Zimbabwe is suffering from a shortage of cash in the form of US dollars, the main accepted currency in the country since it abandoned its own in 2009 following sustained hyperinflation.
A press release issued yesterday by the Governor of the Reserve Bank of Zimbabwe, DR. J.P. Mangudya, has highlighted the Zimbabwe cash shortage, and has delivered a plan on how to resolve the problem.
Zimbabwe’s currency collapse
Zimbabwe has relied on foreign currency since it abandoned its own in 2009 following sustained hyperinflation. The US dollar was introduced at this time but other currencies have since become additionally acceptable for payment transactions including:
- South African Rand
- British Pound
- Australian Dollar
- Indian Rupee
- Japanese Yen
The US dollar is the people’s preference
Citizens reportedly prefer the use of the US dollar citing that they are fearful that other currencies will not maintain their value against the US dollar. This has led to high usage of the currency within the country, resulting in a shortage of US dollar notes within Zimbabwe.
According to the Central Bank’s press statement, queues at banks and ATMs are a regular problem. This is due in part to the “dependency of USD cash for almost all domestic translations”, chosen above other available currencies in Zimbabwe. Utilisation of US dollar banknotes within Zimbabwe has increased from 49% in 2009 to 95% in 2016.
Plans to ease the Zimbabwe cash shortage
The Reserve Bank of Zimbabwe has produced a number of ways to help ease the cash shortage including the following key points:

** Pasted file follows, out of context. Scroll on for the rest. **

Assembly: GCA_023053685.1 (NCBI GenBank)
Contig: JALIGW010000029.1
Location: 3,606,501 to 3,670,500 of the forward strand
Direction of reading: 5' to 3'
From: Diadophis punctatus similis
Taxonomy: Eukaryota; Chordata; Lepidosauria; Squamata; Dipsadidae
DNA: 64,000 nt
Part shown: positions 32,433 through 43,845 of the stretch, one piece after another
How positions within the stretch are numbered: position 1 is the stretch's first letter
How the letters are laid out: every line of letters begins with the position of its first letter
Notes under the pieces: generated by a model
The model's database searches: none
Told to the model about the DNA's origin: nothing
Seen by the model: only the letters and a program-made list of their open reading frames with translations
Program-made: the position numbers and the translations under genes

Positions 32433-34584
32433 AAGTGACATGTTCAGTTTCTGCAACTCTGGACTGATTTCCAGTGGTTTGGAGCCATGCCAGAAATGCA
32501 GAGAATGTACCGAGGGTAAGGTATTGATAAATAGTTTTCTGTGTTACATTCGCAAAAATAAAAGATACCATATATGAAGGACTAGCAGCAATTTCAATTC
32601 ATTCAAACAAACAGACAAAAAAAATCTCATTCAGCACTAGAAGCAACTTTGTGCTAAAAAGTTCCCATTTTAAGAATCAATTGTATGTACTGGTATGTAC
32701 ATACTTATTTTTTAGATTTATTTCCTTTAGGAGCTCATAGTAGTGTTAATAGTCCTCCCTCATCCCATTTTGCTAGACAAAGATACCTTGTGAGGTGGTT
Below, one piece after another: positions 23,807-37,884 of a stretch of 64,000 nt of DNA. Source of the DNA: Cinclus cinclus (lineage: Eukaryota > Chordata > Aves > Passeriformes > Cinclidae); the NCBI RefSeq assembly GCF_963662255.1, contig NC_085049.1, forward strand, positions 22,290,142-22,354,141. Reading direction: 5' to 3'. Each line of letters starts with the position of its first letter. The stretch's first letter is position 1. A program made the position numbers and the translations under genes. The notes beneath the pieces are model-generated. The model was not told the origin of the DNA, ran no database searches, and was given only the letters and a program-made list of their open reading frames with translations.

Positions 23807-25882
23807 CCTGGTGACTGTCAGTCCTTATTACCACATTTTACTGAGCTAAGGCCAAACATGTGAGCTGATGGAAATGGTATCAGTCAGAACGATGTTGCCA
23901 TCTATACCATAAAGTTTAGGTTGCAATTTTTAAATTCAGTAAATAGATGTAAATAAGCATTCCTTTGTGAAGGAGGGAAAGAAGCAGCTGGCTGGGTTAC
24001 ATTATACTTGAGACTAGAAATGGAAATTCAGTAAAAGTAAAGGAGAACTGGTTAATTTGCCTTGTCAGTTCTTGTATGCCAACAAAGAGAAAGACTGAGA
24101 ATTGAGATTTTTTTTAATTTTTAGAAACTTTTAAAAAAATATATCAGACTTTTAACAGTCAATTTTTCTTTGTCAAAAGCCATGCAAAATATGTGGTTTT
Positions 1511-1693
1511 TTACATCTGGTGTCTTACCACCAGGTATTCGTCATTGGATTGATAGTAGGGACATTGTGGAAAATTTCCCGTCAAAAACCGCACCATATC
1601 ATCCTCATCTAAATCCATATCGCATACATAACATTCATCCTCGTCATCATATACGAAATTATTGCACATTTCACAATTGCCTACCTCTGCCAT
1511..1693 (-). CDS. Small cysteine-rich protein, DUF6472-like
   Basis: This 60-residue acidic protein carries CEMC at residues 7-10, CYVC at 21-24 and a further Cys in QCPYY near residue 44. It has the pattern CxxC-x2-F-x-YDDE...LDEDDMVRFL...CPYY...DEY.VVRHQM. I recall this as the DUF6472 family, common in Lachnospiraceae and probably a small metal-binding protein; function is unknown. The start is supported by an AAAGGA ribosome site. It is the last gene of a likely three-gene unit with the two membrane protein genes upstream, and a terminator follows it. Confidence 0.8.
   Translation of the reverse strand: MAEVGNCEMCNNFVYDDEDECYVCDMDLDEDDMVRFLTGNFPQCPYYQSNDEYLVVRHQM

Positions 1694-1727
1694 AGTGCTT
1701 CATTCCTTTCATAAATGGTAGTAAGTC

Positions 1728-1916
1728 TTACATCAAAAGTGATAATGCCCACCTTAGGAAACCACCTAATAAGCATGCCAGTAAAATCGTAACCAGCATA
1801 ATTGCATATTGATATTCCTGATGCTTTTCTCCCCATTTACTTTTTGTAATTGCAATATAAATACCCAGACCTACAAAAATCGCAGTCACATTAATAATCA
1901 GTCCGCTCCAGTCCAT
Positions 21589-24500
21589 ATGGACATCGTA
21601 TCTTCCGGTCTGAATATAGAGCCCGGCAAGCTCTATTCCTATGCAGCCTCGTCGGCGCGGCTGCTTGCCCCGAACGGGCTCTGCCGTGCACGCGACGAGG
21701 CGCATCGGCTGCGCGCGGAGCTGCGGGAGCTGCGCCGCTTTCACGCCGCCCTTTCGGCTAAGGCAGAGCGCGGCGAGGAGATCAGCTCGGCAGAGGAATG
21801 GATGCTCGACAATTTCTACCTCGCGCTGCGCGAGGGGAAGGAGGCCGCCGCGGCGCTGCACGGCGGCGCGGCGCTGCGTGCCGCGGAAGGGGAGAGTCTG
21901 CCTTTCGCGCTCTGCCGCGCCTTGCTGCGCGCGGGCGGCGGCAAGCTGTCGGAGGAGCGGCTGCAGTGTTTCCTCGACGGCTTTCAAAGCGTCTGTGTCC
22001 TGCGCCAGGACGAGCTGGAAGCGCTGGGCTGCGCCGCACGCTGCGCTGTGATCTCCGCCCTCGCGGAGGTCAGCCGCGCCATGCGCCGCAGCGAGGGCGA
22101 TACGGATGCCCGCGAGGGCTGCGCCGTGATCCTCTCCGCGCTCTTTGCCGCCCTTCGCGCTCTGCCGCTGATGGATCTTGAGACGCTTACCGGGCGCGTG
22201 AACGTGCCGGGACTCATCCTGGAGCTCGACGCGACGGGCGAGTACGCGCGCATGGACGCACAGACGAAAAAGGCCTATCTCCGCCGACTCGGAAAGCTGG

- To restore and promote the multi-currency system and reduce the pressure on the US dollar cash reserves, 40% of all new US dollar foreign exchange receipts from the export of goods and services will be converted by the Reserve Bank to South African Rands and 10% to euros. This will begin to take place from 5 May 2016.
- The Reserve Bank has established a US$200 million foreign exchange and export incentive facility supported by the African Export-Import Bank (Afreximbank) to ease the high demand for foreign exchange. To reduce the risk of possible abuse of this facility (through capital flight) the Reserve Bank will introduce bond notes in denominations of $2, $5, $10 and $20 with the equivalent value in USD.
- The Reserve Bank has determined a foreign exchange propriety list to provide guidance to banks distributing foreign currency.
- Cash and ATM withdrawals have been limited to US$1,000, €1,000 or 20,000 rand. The same amounts are also set as the maximum limit for taking cash outside of Zimbabwe.
To read the Reserve Bank of Zimbabwe’s press statement in full click the following link: